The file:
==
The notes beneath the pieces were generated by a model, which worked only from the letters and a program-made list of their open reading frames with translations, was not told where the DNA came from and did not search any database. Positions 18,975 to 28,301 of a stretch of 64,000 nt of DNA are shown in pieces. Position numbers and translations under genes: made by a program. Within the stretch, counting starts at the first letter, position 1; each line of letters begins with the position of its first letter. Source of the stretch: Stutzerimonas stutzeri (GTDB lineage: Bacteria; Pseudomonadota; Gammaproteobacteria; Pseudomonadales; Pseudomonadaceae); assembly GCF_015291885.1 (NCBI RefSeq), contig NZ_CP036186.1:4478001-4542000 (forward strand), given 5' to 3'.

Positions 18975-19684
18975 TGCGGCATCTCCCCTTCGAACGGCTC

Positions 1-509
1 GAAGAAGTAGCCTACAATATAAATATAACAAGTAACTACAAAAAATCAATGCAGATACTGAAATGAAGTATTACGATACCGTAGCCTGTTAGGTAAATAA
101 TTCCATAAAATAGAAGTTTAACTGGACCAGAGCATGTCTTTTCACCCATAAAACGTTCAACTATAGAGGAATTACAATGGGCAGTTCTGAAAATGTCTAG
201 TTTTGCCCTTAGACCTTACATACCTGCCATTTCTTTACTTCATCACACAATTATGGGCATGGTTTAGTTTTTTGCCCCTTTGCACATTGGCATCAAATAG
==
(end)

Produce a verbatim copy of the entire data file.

The notes beneath the pieces were generated by a model, which worked only from the letters and a program-made list of their open reading frames with translations, was not told where the DNA came from and did not search any database. Positions 18,975 to 28,301 of a stretch of 64,000 nt of DNA are shown in pieces. Position numbers and translations under genes: made by a program. Within the stretch, counting starts at the first letter, position 1; each line of letters begins with the position of its first letter. Source of the stretch: Stutzerimonas stutzeri (GTDB lineage: Bacteria; Pseudomonadota; Gammaproteobacteria; Pseudomonadales; Pseudomonadaceae); assembly GCF_015291885.1 (NCBI RefSeq), contig NZ_CP036186.1:4478001-4542000 (forward strand), given 5' to 3'.

Positions 18975-19684
18975 TGCGGCATCTCCCCTTCGAACGGCTC

Positions 1-509
1 GAAGAAGTAGCCTACAATATAAATATAACAAGTAACTACAAAAAATCAATGCAGATACTGAAATGAAGTATTACGATACCGTAGCCTGTTAGGTAAATAA
101 TTCCATAAAATAGAAGTTTAACTGGACCAGAGCATGTCTTTTCACCCATAAAACGTTCAACTATAGAGGAATTACAATGGGCAGTTCTGAAAATGTCTAG
201 TTTTGCCCTTAGACCTTACATACCTGCCATTTCTTTACTTCATCACACAATTATGGGCATGGTTTAGTTTTTTGCCCCTTTGCACATTGGCATCAAATAG